Amid growing concern about inequality in the United States and around the globe, rising public distrust of government and other institutions, technological shifts, and anxiety about issues such as climate change and terrorism, foundation leaders are considering their role in addressing society’s challenges.
Foundations are, after all, unique actors in our society. They are free to address a vast array of issues, including the most vexing problems—the very ones that have defied government or market solutions. This freedom offers great opportunities, but it also comes with great challenges. There are few external signals to let foundations know when they are on the right or wrong track, and foundation leaders can struggle to determine how best to maximize their foundations’ potential to create positive impact.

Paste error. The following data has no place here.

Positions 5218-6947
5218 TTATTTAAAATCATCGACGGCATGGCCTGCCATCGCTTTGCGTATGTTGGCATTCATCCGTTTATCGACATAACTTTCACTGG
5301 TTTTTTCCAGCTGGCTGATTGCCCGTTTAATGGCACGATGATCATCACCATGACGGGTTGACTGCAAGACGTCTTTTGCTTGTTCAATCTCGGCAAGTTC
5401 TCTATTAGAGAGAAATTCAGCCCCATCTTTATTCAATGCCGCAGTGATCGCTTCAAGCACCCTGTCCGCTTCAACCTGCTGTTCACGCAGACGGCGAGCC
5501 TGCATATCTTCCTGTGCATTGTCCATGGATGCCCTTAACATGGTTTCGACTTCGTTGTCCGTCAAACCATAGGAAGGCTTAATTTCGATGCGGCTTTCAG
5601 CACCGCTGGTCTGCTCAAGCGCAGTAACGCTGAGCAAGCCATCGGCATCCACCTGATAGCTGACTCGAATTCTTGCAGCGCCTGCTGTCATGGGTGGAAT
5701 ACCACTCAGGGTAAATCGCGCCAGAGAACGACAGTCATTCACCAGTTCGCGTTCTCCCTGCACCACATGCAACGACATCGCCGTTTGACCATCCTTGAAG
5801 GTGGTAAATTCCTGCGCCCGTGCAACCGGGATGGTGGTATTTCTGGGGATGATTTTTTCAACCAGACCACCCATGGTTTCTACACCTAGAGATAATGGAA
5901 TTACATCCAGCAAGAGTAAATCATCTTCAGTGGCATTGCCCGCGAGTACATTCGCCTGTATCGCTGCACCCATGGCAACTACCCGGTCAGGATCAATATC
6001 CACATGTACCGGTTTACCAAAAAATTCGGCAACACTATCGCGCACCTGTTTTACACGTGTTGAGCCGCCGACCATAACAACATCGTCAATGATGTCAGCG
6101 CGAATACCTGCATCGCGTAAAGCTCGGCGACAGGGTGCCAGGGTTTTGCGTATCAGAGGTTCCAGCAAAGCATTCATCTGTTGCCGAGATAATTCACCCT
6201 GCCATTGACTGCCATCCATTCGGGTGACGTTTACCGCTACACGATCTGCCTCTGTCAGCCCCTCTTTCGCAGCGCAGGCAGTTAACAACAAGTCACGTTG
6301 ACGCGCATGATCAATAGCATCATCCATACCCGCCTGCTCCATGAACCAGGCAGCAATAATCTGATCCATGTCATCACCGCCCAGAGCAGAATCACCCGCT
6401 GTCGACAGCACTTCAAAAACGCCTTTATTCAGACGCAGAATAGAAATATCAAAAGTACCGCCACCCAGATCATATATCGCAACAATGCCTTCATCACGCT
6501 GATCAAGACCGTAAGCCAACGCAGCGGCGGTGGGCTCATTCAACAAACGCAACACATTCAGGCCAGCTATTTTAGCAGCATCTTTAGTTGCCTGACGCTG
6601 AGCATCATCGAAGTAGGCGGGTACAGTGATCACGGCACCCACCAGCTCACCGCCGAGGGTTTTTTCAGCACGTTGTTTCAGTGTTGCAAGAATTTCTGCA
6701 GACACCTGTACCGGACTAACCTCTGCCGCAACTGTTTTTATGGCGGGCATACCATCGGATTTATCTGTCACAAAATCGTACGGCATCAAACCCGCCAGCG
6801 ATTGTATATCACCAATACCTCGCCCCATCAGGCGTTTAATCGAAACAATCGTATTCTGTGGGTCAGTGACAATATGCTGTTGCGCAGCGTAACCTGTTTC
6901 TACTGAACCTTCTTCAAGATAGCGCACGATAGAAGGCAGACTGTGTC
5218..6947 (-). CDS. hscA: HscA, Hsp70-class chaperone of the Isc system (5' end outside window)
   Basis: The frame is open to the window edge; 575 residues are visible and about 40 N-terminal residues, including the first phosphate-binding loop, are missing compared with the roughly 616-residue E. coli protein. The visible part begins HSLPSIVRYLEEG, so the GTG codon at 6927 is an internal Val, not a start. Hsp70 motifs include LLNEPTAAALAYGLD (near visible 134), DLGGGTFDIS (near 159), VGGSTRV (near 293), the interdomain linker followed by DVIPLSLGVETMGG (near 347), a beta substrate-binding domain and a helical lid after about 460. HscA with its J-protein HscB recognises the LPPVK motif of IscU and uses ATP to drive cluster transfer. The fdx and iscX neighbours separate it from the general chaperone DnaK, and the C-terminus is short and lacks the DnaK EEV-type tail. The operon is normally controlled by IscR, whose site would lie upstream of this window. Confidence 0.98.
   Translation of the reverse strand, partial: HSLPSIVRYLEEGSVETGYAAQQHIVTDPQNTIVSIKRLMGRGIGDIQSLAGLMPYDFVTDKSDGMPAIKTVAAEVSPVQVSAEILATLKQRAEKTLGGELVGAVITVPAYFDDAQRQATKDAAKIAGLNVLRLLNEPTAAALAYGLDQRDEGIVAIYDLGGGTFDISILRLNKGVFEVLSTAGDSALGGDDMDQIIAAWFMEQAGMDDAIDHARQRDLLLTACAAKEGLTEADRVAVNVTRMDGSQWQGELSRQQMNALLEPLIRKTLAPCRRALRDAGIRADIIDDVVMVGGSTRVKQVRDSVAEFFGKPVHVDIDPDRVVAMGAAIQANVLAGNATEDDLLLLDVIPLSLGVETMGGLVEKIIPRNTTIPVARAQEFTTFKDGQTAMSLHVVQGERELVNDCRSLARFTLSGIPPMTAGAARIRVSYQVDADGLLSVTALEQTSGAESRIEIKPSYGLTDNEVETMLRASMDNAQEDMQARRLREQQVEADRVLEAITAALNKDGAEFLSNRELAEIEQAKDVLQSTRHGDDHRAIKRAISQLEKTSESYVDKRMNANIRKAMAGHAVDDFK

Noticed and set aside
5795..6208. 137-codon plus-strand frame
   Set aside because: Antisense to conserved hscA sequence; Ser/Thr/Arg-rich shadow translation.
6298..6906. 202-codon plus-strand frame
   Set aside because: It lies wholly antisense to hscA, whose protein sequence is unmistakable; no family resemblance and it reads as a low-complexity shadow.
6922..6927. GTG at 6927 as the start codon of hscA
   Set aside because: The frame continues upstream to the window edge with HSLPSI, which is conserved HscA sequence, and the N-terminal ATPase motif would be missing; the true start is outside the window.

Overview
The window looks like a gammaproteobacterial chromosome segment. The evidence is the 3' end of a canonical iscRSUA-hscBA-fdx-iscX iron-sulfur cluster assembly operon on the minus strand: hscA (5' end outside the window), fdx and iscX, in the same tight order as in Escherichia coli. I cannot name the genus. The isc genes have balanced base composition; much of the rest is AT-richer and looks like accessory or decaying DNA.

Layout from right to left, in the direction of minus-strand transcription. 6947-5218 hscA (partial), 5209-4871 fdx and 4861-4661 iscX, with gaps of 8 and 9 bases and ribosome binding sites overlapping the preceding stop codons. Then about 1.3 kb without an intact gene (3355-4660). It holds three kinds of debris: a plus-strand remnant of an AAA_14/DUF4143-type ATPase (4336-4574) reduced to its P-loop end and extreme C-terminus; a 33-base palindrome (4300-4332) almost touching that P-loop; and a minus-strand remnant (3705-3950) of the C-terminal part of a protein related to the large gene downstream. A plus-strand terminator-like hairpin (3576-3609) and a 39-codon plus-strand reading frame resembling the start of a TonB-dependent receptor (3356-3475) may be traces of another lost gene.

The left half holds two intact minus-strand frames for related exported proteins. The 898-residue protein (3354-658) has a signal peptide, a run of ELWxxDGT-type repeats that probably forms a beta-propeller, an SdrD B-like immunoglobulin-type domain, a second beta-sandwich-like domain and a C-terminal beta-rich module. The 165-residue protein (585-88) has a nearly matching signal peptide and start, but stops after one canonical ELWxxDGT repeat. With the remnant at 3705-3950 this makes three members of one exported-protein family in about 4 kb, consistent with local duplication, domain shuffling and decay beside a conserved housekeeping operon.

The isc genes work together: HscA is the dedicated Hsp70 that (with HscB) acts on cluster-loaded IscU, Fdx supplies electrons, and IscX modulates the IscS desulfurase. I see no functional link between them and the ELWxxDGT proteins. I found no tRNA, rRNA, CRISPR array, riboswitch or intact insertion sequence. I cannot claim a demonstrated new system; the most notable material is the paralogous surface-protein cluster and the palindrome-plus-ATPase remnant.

Foundations have contributed to significant progress over the past century on a range of issues, from the environment to civil rights. Yet, amid constant change, foundation leaders are concerned about whether foundations are as well-positioned as they need to be to do the work that they believe needs to be done in the coming decades.
This is among the themes that emerged when we set out to understand what foundation leaders have to say about the changing landscape in which they work—and about the future of foundation philanthropy.